It is becoming increasingly clear that the cash crisis besetting Zimbabwe won’t be going away and, worse, the government’s normally successful strategy of turning a blind eye to national crises is failing. Zimbabwe’s crippling cash shortage has left a black hole in the financial system that’s crushing the rest of the economy.
Opinion: Learnmore Zuze
The Zimbabwean government has always done it with startling success; it can ignore a pressing crisis until the people’s groans are turned into aggrieved silence.
This is one reason why at the height of the popcorn protests last year, it was apparent that there was simmering anger in Zimbabweans. They are tired of a “there is no crisis in Zimbabwe” approach while they live with hell daily.
Zimbabweans, through various groups, have called for a number of things which have been “successfully” ignored by the government.
A case in point is the call for electoral reforms which has been brazenly disregarded. Even further, seven years on, the government is yet to append its signature to the African National Charter on electoral reforms. The hope is that this call dies a natural death as we approach 2018.
The abductions so rampant and police brutality constitute other things that the government has managed to get away with despite spirited protests.
The list is endless; the numerous roadblocks also being another example of how the government survives through the principle of ignoring crises.
However, there is one crisis that is proving to be in a category of its own. It has been with us since the introduction of the resented bond notes. In fact, the introduction of the bond notes was the culmination of a crisis that had begun way back.
The Zimbabwean economy is devoid of production. There is no productivity, hence the United States dollars in circulation had hit critical lows resulting in the hesitant pouring-in of the surrogate currency.
It was apparent they were unsure of the effect of the notes; the government itself moved in a chameleonic manner towards introduction of the despised bond notes. It remained headstrong despite sound advice from economics experts.
Despite, at one time, the bond notes being celebrated for holding their own against the strong US dollar, the final truth is what lies before us today: The bond notes were never going to ease the cash crisis. In fact, the queues have become longer.
The cash crisis has become more defined. The bond notes have actually added to the crisis because theoretically people have money, but in essence they have nothing.
Businesses are hardest hit, bank balances indicate the money is there, but it isn’t there. Business can make payments electronically to local suppliers, but they can’t pay foreign suppliers.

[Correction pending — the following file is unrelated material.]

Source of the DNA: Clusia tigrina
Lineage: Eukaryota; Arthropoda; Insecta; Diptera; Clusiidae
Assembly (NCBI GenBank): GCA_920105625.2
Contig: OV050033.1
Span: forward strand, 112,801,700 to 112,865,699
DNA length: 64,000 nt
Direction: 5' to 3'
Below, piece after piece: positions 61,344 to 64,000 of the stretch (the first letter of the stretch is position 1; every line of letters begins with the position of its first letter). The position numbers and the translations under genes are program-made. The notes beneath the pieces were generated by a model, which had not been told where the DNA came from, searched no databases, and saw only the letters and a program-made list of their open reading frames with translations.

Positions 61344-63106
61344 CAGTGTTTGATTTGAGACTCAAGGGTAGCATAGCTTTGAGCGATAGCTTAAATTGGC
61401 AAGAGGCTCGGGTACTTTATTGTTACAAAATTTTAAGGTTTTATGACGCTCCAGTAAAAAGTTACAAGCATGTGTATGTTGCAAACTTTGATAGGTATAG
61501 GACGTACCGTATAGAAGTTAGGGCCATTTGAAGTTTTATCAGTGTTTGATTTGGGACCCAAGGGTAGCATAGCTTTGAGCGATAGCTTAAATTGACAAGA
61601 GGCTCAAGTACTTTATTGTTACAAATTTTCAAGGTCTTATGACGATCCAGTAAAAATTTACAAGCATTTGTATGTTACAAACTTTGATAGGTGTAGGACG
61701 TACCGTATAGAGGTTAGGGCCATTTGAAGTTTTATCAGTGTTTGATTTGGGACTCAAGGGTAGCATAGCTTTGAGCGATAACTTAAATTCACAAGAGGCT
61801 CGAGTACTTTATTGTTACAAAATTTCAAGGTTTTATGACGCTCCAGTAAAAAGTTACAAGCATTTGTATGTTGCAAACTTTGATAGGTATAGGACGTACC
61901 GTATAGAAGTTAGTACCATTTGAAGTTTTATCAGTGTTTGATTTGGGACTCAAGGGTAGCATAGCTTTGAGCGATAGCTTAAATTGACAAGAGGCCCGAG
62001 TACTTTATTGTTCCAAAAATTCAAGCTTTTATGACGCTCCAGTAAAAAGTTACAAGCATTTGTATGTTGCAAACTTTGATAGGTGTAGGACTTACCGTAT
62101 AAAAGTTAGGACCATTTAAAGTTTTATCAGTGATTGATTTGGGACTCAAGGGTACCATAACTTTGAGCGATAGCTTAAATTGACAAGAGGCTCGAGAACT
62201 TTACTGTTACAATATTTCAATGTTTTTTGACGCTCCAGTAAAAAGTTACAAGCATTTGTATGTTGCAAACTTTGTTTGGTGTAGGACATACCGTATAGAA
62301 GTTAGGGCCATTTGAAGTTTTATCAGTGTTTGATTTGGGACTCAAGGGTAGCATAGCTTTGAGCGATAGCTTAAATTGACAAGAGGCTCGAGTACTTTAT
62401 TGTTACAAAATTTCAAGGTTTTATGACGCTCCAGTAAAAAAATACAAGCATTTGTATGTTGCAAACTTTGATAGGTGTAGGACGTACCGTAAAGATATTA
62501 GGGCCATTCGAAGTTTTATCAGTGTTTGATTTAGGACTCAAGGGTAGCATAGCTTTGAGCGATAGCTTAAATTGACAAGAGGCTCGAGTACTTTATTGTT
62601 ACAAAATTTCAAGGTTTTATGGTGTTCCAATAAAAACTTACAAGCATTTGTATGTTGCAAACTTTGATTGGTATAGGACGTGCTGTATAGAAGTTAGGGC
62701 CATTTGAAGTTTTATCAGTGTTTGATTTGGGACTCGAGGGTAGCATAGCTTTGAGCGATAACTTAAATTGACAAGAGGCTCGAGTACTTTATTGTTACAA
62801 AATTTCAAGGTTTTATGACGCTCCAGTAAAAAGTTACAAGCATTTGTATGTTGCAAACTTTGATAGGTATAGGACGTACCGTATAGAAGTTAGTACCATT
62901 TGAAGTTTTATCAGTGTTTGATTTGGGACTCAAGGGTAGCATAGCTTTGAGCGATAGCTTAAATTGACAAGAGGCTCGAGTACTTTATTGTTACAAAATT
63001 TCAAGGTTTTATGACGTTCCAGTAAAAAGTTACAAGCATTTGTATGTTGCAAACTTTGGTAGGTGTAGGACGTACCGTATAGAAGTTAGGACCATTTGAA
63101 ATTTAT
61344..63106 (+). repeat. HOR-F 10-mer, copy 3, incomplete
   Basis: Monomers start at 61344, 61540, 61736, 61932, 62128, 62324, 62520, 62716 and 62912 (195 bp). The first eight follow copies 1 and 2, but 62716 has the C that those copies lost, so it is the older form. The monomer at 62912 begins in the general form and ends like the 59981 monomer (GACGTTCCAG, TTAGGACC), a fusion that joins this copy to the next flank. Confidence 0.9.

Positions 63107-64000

There is no clearcut understanding of the kind of money that one has in electronic form: Is it the US dollar or the bond notes? Companies have been thrown into the deep end.
The liquidity squeeze has left companies unable to pay their workers in cash and foreign suppliers, driving many out of business, and added to the ranks of more than three million people who have become economic exiles. The economy probably shrank 0,3% last year and is set to contract 2,5% this year, according to the International Monetary Fund.
The problem, as aforementioned, with the government is that they seek, at all costs, to paint a glorious picture of the economy yet reality on the ground shows otherwise. We can all see the failure of the bond notes.
While banks and most large retailers accept the proxy currency, many small stores, informal traders and taxi drivers won’t, or price them at as little as 70% of their dollar face value.
Everyone who visits Zimbabwe can see the unrelenting cash crisis and the sooner the government gives this problem the due attention it deserves, the better for the country. This is one crisis that cannot be ignored. It is in a class of its own.
People have to transact with money. Business uses money daily. Productive hours are being lost in queues. The country, it’s clear, has run out of money and has completely lost the ability to pay for imports.
This is worsened as it comes against a backdrop of falling productivity as companies fail to access vital inputs because there’s no foreign currency to pay for them.
As economists have noted several times, as long as government continues to do things that discourage both local and foreign investment into the productive sector, the situation can only get worse.
Just before the introduction of the bond notes, it was a given explicitly stated by many that there was no way the surrogate currency could stand neck and neck with the American currency.
More bond notes will only add fuel to the demand for hoarding of what is viewed as being the superior currency and store of value in Zimbabwe: the US dollar. What remains sad is that there is no one to take heed of this priceless economic advice. The good thing, though, as I have highlighted, is that this (cash) crisis is one that cannot be ignored. It can only be ignored at the government’s own peril.